MTSU and its United Kingdom partner institution, the University of Salford, participated in a scholar-in-residency exchange program in Fall 2016 with the School of Music and the College of Media and Entertainment. In addition to an active student exchange, the two universities also co-sponsored a Mad Men conference at MTSU in 2016 and a Prince conference at Salford this May.

Efforts related to China alone included several trips abroad and new partnerships. One highlight was MTSU President Sidney A. McPhee keynoting the 16th International Congress on Ethnopharmacology in Yulin, China, in May 2016, where MTSU’s research into using traditional Chinese herbal remedies in modern medicine took center stage before academicians from 35 countries.

Study abroad in 65 countries

MTSU hosts the most foreign students of any other university in Tennessee:

  • MTSU 1,545
  • Vanderbilt 1,543
  • Tenn. Tech 1,428
  • UTK 1,370
  • ETSU 537

38 university partnerships in 17 countries





Several new centers on campus are broadening MTSU’s areas of expertise.


Charlie and Hazel Daniels Veterans and Military Family Center

The creation and ongoing expansion of this student-veterans hub on campus assists in every step of the journey from uniform to campus to the workforce. The mission focuses on five areas: to enroll student veterans and family members; encourage them while in college; help them find employment; educate the MTSU community; and expand the student veteran-education knowledge base. The Daniels Center is just the latest development in MTSU’s long history as the most military-friendly college in Tennessee.


Jennings A. Jones College of Business Center for Executive Education

The University’s executive education programs have a new home in the beautiful Miller Education Center on Bell Street just off campus. Through the center, the Jennings A. Jones College of Business provides continuing professional development to meet the needs of the business community. Workshops range from areas like project management, analytics, marketing and sales, leadership, and finance to topical subjects such as workplace violence.


Center for Student Coaching and Success

This center promises to boost the professional prospects of soon-to-be graduates by coaching them on how to systematically bridge the gap from graduation to gainful employment. A seven-figure financial gift from real estate developer John Floyd helped launch the center as part of the College of Behavioral and Health Sciences. Director Colby Jubenville coaches students to make the leap from college to career by focusing on “The Five to Arrive”: academic skills and critical thinking, emotional intelligence, personal branding, persuasion, and career development.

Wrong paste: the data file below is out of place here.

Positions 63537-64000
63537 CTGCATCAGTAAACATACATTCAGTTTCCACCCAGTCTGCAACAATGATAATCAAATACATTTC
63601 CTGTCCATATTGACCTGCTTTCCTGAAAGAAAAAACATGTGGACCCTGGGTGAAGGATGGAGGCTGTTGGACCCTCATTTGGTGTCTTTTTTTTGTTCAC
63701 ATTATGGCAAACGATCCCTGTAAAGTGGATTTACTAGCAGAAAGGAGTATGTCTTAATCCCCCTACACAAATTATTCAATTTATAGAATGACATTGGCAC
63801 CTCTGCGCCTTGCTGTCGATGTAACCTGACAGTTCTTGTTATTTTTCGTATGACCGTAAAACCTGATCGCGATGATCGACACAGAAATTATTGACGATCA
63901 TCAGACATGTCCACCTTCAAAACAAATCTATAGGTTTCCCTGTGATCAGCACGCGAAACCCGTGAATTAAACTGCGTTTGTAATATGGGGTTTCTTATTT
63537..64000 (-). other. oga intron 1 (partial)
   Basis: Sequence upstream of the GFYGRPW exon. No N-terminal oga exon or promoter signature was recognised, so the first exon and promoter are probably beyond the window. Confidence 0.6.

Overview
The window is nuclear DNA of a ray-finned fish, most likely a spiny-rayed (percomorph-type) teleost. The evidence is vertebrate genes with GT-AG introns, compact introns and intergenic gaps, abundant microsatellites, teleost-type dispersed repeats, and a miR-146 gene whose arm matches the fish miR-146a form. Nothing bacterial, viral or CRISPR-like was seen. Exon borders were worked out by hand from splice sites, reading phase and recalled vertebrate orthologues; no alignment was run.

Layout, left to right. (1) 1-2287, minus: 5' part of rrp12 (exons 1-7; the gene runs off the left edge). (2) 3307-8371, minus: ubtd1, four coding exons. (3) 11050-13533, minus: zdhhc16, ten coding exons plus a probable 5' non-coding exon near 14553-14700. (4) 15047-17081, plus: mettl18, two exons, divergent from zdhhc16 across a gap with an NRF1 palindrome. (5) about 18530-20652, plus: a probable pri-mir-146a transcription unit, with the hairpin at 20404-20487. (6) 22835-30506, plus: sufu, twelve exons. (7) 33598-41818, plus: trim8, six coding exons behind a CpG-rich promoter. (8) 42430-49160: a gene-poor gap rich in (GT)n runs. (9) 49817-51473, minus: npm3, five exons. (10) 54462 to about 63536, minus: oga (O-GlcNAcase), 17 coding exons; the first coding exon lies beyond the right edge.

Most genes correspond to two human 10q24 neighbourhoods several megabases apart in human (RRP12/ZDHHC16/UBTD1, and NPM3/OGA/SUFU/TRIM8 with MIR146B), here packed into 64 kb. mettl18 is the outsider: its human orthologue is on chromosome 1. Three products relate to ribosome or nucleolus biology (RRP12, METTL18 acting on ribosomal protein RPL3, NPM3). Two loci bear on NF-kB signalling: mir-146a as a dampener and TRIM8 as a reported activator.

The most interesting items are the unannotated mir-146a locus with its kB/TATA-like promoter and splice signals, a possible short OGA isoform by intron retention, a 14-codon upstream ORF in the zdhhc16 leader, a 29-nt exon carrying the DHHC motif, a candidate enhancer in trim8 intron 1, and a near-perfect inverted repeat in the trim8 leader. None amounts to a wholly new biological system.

Center for Chinese Music and Culture

The only one of its kind in North America, the center works to enhance understanding of Chinese culture in Tennessee, as well as promote language, business, and trade. Hanban Confucius Institute provided a $1 million donation to create the center at MTSU. The Chinese center offers outreach to schools and the community including concerts; houses indigenous instruments; and collaborates with liberal arts and recording industry programs at MTSU.


Established centers at MTSU:

  • Albert Gore Research Center
  • Business and Economic Research Center
  • Center for Economic Education
  • Center for Energy Efficiency
  • Center for Environmental Education
  • Center for Health and Human Services
  • Center for Historic Preservation
  • Center for Organizational and HR Effectiveness
  • Center for Popular Music
  • Confucius Institute
  • Forensic Institute for Research and Education
  • Interdisciplinary Microanalysis and Imaging Center
  • Middle East Center
  • Tennessee Center for the Study and Treatment of Dyslexia
  • Tennessee Small Business Development Center



Launched by MTSU President Sidney A. McPhee a few years ago, our Quest for Student Success plan is designed to ensure that MTSU excels in keeping students in school and earning their degrees. The Quest has won numerous national awards for its out-of-the box nature and effectiveness, has drawn major media attention, and has been studied and copied by several universities nationwide.


Based on available data, the freshman retention rate is the highest and fastest rate of increase in MTSU history.

Freshmen (^7.4) 76.1%

Transfers (^4.7) 73.8%

Sophomores (^3.1) 80.6%

More freshmen are on track to finish their degrees in 4 years. We’ve seen a 9.4% increase (in 2 years) of those completing 30 hours in their first 2 semesters (2015–16): 50.4%

(Numbers calculated since Fall 2013)